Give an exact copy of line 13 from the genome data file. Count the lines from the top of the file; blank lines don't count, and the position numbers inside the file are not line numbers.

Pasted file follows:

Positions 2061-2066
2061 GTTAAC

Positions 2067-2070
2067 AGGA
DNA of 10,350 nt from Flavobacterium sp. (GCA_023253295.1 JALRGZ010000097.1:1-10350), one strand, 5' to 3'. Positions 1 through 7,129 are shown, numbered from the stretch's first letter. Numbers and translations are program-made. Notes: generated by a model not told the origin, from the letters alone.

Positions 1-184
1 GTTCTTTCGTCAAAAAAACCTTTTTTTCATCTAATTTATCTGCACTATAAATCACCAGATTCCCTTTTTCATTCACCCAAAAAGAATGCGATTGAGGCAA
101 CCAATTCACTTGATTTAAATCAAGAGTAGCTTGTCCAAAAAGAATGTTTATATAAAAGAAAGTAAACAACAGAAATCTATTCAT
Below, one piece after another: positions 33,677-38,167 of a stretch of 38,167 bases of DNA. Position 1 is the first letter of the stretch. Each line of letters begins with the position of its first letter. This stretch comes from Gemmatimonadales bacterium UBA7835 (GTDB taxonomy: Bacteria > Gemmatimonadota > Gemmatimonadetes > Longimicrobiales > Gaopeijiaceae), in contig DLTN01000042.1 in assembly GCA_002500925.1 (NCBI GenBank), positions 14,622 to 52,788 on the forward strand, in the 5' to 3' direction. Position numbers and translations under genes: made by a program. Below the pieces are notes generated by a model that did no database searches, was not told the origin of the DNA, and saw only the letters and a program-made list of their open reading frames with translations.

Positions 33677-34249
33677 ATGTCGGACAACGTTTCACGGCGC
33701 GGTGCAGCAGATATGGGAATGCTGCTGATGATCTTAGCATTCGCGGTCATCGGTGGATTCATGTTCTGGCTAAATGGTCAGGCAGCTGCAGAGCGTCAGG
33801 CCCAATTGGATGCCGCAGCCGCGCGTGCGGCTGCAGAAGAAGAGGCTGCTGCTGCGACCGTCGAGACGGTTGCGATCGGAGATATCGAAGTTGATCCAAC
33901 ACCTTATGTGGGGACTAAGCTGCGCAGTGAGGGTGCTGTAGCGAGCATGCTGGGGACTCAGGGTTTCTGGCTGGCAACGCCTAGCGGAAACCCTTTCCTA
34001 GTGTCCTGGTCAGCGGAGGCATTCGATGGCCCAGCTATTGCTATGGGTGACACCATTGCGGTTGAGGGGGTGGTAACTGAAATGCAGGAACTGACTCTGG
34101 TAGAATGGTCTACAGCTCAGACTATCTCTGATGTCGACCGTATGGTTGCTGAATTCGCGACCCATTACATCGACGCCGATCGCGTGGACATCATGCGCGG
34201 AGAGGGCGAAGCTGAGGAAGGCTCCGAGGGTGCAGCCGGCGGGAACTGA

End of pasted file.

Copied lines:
33801 CCCAATTGGATGCCGCAGCCGCGCGTGCGGCTGCAGAAGAAGAGGCTGCTGCTGCGACCGTCGAGACGGTTGCGATCGGAGATATCGAAGTTGATCCAAC